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I have following code:

class B{
    protected:
    X *x;
    public:
    function(char *data){
        // access x
        // works fine
    } 
};

class D: public B {
    function2(char *data)
    {
            // access x
            // gets garbage
    } 
};

I have a member variable which is pointer. moreover this pointer is inside "data" but when i access in class D it shows garbage.

can some body please help me...

share|improve this question

closed as not a real question by Andrey, Tadeusz Kopec, Bo Persson, Kate Gregory, Toon Krijthe Oct 19 '12 at 22:32

It's difficult to tell what is being asked here. This question is ambiguous, vague, incomplete, overly broad, or rhetorical and cannot be reasonably answered in its current form. For help clarifying this question so that it can be reopened, visit the help center.If this question can be reworded to fit the rules in the help center, please edit the question.

    
"moreover this pointer is inside "data" say what? – Luchian Grigore Oct 19 '12 at 13:49
1  
The pointer member by itself is useless unless you really make it point to some valid object of type X.You do not show that part of code, particularly the constructor or the member function which does this.Without seeing that code it is impossible to say Why?, If you are not doing that at all then you should! – Alok Save Oct 19 '12 at 13:50
    
say : x = (X *) (data + 23 + 26); – user1759515 Oct 19 '12 at 13:51
    
please post the real code. this can't be compiled either. – Heisenbug Oct 19 '12 at 13:56
    
i am not able to post the complete code. i can not answer my question and can not post complete in comment but its just a small packet parser. so char* data is unsigned char * and X may be (ip_header *) kind of data structures or even just simple integer values. when these values are accessed in function (whether called from main program or derived class), they work fine but when i access them in derived class they present garbage value. – user1759515 Oct 19 '12 at 13:58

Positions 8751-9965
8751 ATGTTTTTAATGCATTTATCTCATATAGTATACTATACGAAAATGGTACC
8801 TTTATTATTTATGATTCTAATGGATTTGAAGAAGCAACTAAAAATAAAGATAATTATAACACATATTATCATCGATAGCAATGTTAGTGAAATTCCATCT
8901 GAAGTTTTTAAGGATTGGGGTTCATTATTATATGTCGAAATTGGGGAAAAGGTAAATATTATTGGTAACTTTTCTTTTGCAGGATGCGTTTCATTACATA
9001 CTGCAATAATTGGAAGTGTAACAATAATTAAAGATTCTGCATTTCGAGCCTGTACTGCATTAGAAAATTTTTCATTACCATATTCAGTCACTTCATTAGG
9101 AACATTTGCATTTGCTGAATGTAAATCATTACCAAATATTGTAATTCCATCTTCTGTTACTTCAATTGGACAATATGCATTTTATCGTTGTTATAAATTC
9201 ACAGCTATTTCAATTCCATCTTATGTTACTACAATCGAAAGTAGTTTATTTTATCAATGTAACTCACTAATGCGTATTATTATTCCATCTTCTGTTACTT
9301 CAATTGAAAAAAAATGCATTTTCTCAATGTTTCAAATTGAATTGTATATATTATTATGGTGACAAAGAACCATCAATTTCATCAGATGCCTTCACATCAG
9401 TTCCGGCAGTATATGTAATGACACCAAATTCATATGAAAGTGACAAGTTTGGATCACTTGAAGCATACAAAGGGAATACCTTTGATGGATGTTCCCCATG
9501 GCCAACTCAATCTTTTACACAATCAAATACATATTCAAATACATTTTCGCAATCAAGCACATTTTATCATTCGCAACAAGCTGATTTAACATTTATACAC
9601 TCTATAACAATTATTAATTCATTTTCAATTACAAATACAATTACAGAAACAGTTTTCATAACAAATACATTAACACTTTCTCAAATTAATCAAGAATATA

up vote 0 down vote accepted

I've put on my psychic debugging hat, and come to the conclusion you're probably doing something like this:

class Packet
{
public:
  Gizmo* gizmo_;
};

class Processor
{
public:
  void ProcessPacket(char* packet);
};

// ...

Packet packet;
// packet filled with goodies

Processor proc;
proc.ProcessPacket(reinterpret_cast<char*>(&packet.gizmo_));

Am I right?

If so, my guess is that the Gizmo you're pointing to has somehow fallen out of scope -- thereby becoming destroyed -- or you performed the cast incorrectly.

share|improve this answer
    
yeah not complete. Packet is base class with ProcessPacket Function, and Processor class is derived from Packet class. i created an object of class Processor and called "ProcessPacket". and then *gizmo is going corrupt – user1759515 Oct 22 '12 at 4:19

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